Managing the Effects of QuarantinePat Fontana
In a time of social distancing, isolation, and quarantine, people throughout the world are experiencing a wide range of emotions and practical challenges. Quarantine is a strict separation from others, a step that has become necessary for many as the COVID-19 pandemic continues to spread. How do you cope in isolation? If you are participating in treatment for substance abuse disorders or mental illness, managing the effects of quarantine is essential for your continued successful recovery.
Frustration and Boredom in Isolation
In these uncertain times, many people are becoming frustrated. They want to know how much longer they will have to stay at home, remaining isolated. There is no solid answer at this point; however, we do know that when everyone practices appropriate social distancing, it increases the possibility of seeing the end of the current situation.
When you are not able to get solid information, you can become frustrated. You may also be bored if you are stuck at home, even if you are tasked with working from home. Major stressors during this pandemic are losing your normal routine and being physically separated from friends and family. Managing the effects of quarantine is critical for your health and well-being right now.
Continuing to communicate, albeit via online platforms or social media, can help with both boredom and frustration. Take advantage of available technology to be able to see the faces of your friends and family as you talk to them. Monitor your social media and online usage, though. As the Center for the Study of Traumatic Stress emphasizes, “too much exposure and exposure to unreliable sources can increase stress.”
Keep a Routine
Establishing and maintaining a new routine is also critical to maintaining your mental and physical health during this time. Plan time for exercise, meditation, nutritious meals, and other activities so you can continue with as normal a daily routine as possible. Even simple tasks like making your bed or washing clothes can help you feel more positive in isolation.
Fears About the Effects of COVID-19
It is natural to feel fear about possibly being infected by the coronavirus. Along with that, you may even fear being stigmatized by your friends or family members. In quarantine or self-isolation, you may think that co-workers, friends, and family members will treat you differently, perhaps with their own fear or suspicion.
In addition, you may be worried about financial issues. If you have been laid off from a job that was considered non-essential, you may fear financial loss. You may also be dealing with healthcare costs, either from COVID-19 or mental or physical issues not related to the virus.
There are many resources available to you when you are unemployed or facing mounting bills. Use this time to research options, including expanded unemployment benefits and flexible payment arrangements for rent and other obligations. Most utility companies are suspending disconnection orders for non-payments. Everyone is challenged during the pandemic, so your creditors understand that you are struggling. Don’t let financial difficulties affect your health now.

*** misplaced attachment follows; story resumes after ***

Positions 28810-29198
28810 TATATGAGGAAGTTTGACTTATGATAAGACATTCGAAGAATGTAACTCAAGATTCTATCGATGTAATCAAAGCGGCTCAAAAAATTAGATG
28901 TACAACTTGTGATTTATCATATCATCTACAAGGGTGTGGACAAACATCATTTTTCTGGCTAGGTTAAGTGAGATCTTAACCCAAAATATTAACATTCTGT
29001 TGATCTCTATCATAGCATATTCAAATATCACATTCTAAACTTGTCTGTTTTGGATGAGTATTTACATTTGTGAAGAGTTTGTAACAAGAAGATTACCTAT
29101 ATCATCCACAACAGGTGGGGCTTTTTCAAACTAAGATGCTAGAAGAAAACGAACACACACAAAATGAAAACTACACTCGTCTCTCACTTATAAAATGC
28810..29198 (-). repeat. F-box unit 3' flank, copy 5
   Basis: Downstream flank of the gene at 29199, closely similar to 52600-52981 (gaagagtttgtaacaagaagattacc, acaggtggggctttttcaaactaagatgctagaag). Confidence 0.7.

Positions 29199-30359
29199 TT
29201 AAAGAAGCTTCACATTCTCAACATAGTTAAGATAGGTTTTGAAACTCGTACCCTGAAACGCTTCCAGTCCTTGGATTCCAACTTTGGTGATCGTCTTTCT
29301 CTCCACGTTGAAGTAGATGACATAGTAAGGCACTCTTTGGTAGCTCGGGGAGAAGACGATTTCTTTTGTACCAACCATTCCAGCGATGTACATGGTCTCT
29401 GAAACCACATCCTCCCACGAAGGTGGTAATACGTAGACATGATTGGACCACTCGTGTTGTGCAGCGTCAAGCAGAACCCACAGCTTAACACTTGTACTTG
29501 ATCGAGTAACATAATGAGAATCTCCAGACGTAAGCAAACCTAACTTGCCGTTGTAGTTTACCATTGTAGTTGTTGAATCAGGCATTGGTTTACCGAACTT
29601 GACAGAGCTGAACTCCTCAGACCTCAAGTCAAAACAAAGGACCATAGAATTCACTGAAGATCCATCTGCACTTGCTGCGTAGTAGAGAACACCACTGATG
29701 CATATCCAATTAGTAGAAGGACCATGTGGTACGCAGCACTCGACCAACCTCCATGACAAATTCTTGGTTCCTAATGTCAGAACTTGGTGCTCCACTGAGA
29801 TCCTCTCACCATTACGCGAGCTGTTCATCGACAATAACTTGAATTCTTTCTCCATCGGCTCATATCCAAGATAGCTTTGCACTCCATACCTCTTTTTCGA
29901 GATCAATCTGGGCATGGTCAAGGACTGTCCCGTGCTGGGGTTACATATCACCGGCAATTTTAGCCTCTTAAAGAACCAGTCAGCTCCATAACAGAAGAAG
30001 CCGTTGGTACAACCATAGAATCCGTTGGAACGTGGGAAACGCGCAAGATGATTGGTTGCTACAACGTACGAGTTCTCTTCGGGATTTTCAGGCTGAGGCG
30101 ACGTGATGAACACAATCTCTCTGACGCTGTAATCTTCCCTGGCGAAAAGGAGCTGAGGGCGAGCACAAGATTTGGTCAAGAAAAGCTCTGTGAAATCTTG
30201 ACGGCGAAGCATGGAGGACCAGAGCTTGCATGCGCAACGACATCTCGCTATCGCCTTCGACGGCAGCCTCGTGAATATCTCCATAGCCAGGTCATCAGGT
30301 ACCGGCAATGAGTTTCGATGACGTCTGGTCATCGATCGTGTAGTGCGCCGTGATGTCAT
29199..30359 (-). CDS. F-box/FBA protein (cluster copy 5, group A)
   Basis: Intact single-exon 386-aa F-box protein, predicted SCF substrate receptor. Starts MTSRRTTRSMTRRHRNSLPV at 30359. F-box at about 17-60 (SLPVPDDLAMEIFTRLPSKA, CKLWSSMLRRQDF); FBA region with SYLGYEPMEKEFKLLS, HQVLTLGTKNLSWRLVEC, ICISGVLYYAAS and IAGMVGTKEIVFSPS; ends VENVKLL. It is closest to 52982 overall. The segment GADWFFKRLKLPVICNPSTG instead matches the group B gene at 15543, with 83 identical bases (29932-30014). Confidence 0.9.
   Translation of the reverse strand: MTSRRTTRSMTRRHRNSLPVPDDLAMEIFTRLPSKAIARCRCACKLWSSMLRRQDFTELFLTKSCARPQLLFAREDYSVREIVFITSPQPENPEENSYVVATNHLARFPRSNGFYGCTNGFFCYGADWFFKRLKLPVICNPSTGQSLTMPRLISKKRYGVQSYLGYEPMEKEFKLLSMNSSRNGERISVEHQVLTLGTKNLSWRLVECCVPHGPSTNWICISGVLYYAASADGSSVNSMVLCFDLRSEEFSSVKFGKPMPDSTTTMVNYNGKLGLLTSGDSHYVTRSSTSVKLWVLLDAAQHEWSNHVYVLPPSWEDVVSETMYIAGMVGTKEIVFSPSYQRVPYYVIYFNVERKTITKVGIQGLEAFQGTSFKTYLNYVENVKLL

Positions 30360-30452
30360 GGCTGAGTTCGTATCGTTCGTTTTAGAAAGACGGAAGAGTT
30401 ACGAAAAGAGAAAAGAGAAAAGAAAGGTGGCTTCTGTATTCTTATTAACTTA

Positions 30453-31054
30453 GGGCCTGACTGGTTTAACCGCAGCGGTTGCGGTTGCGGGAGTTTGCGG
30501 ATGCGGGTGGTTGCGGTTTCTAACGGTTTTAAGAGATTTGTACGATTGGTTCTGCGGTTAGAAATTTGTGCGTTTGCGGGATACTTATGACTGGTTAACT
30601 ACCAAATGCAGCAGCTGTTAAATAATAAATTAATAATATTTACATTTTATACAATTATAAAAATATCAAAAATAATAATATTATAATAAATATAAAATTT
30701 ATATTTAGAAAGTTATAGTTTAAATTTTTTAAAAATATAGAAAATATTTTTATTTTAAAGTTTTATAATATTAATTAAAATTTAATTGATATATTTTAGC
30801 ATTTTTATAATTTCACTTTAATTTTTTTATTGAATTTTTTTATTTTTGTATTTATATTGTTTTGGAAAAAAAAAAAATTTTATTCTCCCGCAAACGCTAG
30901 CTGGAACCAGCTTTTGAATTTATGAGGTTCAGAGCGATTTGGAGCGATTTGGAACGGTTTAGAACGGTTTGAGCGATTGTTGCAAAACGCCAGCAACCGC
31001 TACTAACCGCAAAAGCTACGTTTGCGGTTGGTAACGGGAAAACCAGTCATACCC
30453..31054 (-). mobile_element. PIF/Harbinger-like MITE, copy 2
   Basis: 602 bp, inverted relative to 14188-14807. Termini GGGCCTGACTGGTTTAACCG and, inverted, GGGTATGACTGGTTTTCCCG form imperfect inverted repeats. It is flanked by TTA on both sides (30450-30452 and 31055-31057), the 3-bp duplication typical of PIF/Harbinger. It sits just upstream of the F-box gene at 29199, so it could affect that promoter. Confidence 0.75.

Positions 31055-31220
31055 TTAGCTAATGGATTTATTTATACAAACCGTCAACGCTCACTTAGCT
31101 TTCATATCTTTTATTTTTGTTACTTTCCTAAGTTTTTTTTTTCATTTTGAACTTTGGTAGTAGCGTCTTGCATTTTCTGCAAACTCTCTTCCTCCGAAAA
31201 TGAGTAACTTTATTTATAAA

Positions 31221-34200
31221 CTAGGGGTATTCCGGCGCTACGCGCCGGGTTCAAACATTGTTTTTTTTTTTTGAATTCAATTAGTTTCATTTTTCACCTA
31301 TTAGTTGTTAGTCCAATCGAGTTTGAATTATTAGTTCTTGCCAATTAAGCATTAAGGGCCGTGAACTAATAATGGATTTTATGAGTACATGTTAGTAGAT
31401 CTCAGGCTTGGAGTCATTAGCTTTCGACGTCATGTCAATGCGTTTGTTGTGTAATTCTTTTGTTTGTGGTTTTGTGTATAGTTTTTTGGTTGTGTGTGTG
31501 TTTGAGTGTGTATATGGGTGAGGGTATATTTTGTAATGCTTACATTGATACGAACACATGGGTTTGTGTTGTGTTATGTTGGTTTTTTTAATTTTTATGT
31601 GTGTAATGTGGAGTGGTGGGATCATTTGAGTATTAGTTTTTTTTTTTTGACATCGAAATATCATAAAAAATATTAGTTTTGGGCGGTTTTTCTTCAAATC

What You Can Do
Stay positive. Know that you are not alone. Prepare. Maintain your social distance for your protection and for the protection of others. This may seem like the most frustrating experience you’ve been through, and it may well be, but there is a lot you can do while managing the effects of quarantine.
Preparing with adequate food and other household supplies is important, so you will not need to venture out during an order to stay at home. Continue to prepare nutritious meals and snacks, for your physical as well as mental health. Stay in touch with those friends and family members who are positive influences in your life. Stay away from constant news reports of the virus and its negative effects.
Focus on what you can do, instead of stressing over what you cannot control at this point. Quarantine will eventually end, and you will be able to get back to your normal routine. Most importantly, continue to reach out to those who will help and support you in managing the effects of quarantine.
Contact R&A Therapeutic Partners for Help Today
When life becomes overwhelming, we are here for you. At R&A Therapeutic Partners, we will help you find the path that works best for you. We know that your needs are unique to you, and we make it our priority to identify the tools that keep you engaged and thriving in your recovery. We encourage you to contact the Miami therapeutic consultants Raymond Estefania and Ana Moreno to find out the services R&A Therapeutic Partners offers. Call us at 786-452-7352 to schedule your appointment.
At R&A Therapeutic Partners Raymond Estefania and Ana Moreno specialize in substance use and mental health disorder evaluations, treatment, intervention and therapeutic/educational consulting for clients throughout the greater South Florida area, as well as nationally and internationally. For more resources and information please visit Therapeutic-Partners.com or on Facebook.